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Nick Church: Taking the Plunge

Over the last two years Nick Church has grown his business, Nick Church Photography, to a level where he was ready to leave his full-time job to make photography his career. Nick shares what he learnt a month in to becoming a full time photographer

In 2015 while exhibiting landscape photographs at a local gallery, a couple asked if I shot weddings. 15 minutes later, I had my first wedding booking and my hobby just got a bit more serious. As my portfolio and bookings increased, becoming a professional photographer started to seem possible, so I set my sights on making it happen.

Working 50+ hours a week running a software company and shooting ten weddings in 2016 was hard, but the 35 shot in 2017 nearly broke me! I had to build the business to a point where I could make the transition from employee to business owner without facing a financial cliff-edge.

Throughout my career in software, I’d planned and tracked performance of large projects. I decided to treat the development of Nick Church Photography in the same way. With 50 weddings already in the pipeline for 2018, timing was critical and I couldn’t spend too long procrastinating. I needed to work out a realistic formula for what my earnings might be 12 months into the future and with some analysis of historical and current data this was not the guesswork it sounds.

I knew my income would come from the following activities:

1. Weddings booked for the next 12 months: I used Lightblue Software to provide the reports of the fees that would be invoiced.

2. Weddings booked beyond the next 12 months: Based on the previous 12 months I could forecast bookings and related booking fee income. I used a multiplier to model the fact that the number of bookings was increasing year on year, as was average spend.

3. Late wedding bookings: Bookings placed for weddings that would happen within the next 12 months would bring in booking fees and full-payment fees. Again, this was based on the previous year’s data and a multiplier used in the same way as above.

4. Other photography income: Professional headshots, architectural photography, commercial shoots etc. I calculated bookings taken in the last 12 months and applied a multiplier to represent a likely increase due to increased promotion of this part of the business.

Adding the values of 1-4 gave me an estimated total revenue. Undertaking a similar exercise for my expenses allowed me to estimate net income over the next 12 months. Once this figure reached my software salary, I knew it was now or never!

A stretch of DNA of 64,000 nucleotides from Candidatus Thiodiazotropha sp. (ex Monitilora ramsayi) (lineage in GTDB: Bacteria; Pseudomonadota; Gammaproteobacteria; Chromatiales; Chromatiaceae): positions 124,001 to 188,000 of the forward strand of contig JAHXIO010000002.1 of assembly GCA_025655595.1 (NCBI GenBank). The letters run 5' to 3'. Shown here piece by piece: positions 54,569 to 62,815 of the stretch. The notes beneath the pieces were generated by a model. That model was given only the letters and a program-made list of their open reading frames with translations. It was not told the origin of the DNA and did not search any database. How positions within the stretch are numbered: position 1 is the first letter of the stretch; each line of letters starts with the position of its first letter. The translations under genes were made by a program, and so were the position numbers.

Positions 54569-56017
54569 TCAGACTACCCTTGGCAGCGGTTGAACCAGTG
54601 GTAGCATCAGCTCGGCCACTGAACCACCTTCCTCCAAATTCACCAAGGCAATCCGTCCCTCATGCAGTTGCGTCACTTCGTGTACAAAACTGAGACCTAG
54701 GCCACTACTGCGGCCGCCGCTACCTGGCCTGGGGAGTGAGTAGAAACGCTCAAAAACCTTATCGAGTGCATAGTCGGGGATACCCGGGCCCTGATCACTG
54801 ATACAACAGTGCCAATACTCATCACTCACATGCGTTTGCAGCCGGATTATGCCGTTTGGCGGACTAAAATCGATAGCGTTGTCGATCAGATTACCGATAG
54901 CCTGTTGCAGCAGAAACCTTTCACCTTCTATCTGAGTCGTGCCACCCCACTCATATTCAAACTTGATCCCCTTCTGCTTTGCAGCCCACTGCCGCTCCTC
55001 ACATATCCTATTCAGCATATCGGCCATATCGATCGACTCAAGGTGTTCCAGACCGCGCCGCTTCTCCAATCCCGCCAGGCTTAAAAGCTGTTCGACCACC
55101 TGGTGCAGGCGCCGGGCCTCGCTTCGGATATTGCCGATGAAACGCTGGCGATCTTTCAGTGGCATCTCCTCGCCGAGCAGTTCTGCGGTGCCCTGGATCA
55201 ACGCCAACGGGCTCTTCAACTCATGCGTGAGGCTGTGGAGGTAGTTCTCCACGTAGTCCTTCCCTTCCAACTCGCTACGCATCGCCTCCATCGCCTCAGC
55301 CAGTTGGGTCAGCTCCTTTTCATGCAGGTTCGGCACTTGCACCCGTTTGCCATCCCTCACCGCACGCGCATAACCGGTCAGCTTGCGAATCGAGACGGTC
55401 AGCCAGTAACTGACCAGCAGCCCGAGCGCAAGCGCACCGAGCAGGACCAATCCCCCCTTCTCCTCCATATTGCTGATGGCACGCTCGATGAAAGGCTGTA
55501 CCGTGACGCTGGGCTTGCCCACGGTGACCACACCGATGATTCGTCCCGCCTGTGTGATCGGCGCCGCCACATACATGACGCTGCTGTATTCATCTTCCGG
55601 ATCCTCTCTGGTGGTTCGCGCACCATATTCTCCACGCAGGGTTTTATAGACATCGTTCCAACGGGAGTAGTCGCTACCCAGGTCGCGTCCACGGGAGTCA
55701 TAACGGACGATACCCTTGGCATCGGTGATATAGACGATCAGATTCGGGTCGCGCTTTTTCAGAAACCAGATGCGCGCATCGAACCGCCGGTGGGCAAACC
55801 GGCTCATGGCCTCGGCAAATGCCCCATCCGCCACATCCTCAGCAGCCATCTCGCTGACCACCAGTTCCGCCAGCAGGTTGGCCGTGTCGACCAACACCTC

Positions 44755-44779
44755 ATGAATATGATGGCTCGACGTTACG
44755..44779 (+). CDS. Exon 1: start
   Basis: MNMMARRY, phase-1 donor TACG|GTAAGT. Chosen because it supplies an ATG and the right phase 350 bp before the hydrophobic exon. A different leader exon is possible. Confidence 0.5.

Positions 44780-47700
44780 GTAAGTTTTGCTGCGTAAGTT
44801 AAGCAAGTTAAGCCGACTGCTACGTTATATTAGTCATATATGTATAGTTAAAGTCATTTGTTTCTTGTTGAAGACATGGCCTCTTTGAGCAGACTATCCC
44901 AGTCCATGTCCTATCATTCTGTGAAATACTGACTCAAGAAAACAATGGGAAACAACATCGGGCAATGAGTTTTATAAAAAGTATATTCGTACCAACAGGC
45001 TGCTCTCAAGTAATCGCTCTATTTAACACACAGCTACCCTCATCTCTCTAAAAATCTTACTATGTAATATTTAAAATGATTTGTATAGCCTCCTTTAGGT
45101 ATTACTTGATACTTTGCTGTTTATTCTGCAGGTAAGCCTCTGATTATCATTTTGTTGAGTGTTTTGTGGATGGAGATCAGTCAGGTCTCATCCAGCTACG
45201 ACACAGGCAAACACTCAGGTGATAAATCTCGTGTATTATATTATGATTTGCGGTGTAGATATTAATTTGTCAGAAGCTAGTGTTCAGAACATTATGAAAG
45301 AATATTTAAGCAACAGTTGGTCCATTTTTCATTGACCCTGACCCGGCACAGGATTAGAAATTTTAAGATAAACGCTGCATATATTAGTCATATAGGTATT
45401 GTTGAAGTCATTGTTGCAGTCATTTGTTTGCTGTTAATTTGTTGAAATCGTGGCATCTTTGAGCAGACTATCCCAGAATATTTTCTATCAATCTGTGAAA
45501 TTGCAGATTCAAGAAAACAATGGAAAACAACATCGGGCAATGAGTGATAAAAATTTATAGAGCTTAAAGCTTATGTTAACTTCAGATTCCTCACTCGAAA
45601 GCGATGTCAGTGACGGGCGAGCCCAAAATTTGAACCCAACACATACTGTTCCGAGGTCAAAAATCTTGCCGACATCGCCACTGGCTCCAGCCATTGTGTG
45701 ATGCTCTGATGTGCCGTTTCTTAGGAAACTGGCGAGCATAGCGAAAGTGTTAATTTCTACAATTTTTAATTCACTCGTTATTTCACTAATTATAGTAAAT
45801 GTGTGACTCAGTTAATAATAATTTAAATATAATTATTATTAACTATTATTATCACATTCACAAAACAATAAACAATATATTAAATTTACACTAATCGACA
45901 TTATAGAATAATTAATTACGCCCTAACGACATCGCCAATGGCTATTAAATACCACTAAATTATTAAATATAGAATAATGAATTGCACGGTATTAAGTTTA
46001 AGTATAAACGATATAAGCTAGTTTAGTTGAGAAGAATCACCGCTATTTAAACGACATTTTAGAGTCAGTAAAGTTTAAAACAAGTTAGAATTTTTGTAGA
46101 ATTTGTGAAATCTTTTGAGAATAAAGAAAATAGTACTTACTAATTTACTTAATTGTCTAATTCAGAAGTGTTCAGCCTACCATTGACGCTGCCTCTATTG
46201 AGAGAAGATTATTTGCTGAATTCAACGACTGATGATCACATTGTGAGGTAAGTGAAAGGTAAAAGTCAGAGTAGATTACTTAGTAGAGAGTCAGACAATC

Taking the leap has been exciting and liberating, and I have not regretted one moment. I have total confidence in my product and my ability to succeed, but I would be lying if I did not admit it is nerve-wracking to face life without the safety-net of a 9-5 job. In order to monitor performance, I have a spreadsheet that tracks the four income areas above and this will give me advance notice of any problems. While I can still do something about it.

One month in, thanks to a flurry of wedding bookings and an architectural shoot, I am currently tracking well above the revenue forecast, and this graph has become my new desktop image! Though I have also noticed I’m spending more than I thought on photography kit. This is a habit picked up when I had two income streams, and one that I’ll need to nip in the bud moving forward before it has an effect on bottom-line income.

With more time to focus on photography, I can be more intentional about what I want to achieve. I can better develop new opportunities, plan for business growth and expand in to commercial photography as well as weddings. I am also able to concentrate more on creativity because I build in the time and space to develop. That was previously hard to do if I was editing and planning a shoot from an airport somewhere in between business meetings.

Going full-time is not for everyone. If the main thing you love about photography is taking photos, then perhaps a balance between paid work and a full-time job is better. Doing this full time needs you to be a photographer, an accountant, a salesperson, an administrator, and a social media freak. Oh! and the hours are awful. But Nick Church Photography sees me spring out of bed in the morning ready to get cracking, and it’s a long time since I’d done that!

See more of Nick’s work:

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